Another security option is to require that the contractor provide a warranty or maintenance bond. As its title indicates, a warranty or maintenance bond is intended to cover the contractor’s maintenance and warranty obligations – obligations that sometimes do not arise until post-payment. Performance bond coverage is restricted to an individual bond’s express terms. Although the performance bond might logically include warranty obligations, a court may conclude that a performance bond merely serves as a completion guarantee. Consequently, if an owner desires warranty coverage as well, it may want to ensure that the relevant bond’s language extends post-completion and includes the contractor’s maintenance and warranty obligations.
In lieu of a bond, the owner might consider requiring the contractor to provide a letter of credit (“LOC”). There are many types of LOCs. “Standby” LOCs are the type most often used to guarantee a contractor’s performance. These instruments obligate the issuer (usually a bank) to pay the project owner (referred to as the obligee or beneficiary), upon demand by the owner, all or a portion of the LOC amount if the contractor defaults. As security, the issuer of the LOC will generally require the contractor to maintain a certain amount of liquid assets on account with the issuer. Before paying on a LOC, the issuer requires that the project owner present documentation, as required by the LOC, indicating the contractor has defaulted.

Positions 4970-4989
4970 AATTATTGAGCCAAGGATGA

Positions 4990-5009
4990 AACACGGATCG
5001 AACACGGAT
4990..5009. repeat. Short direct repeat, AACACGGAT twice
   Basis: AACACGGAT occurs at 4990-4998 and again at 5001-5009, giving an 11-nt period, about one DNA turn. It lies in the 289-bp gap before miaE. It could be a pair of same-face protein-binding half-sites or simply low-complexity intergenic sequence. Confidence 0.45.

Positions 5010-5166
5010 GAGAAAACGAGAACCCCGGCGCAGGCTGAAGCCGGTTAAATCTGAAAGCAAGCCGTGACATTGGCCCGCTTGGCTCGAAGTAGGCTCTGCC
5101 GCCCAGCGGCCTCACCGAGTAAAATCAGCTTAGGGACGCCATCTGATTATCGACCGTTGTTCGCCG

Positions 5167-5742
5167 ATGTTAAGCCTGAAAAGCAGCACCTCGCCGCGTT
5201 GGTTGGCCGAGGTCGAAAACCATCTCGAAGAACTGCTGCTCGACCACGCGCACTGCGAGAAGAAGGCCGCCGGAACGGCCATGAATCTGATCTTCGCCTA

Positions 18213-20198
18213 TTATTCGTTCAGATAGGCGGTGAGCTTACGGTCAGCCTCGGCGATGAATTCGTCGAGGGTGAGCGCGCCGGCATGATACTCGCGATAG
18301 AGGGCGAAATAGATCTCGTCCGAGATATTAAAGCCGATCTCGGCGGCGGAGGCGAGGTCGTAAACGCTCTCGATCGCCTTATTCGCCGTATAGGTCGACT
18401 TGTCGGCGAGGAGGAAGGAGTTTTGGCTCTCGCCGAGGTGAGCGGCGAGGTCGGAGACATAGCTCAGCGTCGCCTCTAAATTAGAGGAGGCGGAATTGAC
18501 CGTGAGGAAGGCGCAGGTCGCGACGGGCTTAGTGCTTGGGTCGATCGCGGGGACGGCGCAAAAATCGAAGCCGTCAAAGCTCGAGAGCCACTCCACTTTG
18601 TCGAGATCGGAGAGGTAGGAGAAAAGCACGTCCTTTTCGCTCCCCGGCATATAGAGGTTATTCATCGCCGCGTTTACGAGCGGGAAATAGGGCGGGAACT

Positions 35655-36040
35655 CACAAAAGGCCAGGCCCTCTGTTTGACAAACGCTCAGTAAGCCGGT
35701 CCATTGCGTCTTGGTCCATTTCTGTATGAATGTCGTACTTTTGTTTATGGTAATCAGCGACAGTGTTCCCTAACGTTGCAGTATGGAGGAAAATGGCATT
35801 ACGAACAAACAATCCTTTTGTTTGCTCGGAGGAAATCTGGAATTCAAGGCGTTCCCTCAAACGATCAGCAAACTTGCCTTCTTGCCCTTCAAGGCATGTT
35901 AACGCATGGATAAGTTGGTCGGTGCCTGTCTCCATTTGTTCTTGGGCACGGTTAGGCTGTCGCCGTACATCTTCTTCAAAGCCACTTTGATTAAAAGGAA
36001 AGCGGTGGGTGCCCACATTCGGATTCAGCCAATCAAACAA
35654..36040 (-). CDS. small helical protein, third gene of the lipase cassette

Another security alternative is for an owner to require the contractor to provide a third-party guaranty. Similar to the various types of alternative security discussed above, guarantees ensure that a third-party steps in and guarantees the contractor’s obligations if the contractor defaults. Guarantees are often used where the contractor is a subsidiary and the guarantor is the parent company. Additionally, an owner could require an individual’s personal guaranty, usually the contractor’s principal, if the owner suspects the contractor is a shell entity with no real assets.
Finally, if a contractor needs a release of retainage to insure payment of its subcontractors at some point in the latter stages of a project, but the owner has lingering concerns over a contractor’s ability to perform or make payment, it may want to take advantage of a contractual right to require substitute security in exchange for a release of some or all of the retainage.
In conclusion, to protect itself as much as possible, an owner should include the following in its construction contracts: (1) specific, detailed conditions precedent, with which a contractor must comply before it is entitled to payment; (2) specific and express retainage terms; (3) self-help remedies; and (4) alternative security provisions. Manifestly, the contract should accommodate the requirements of the applicable prompt payment statutes, and, to the extent possible, affirmatively negate any statutory provisions that disadvantage the owner.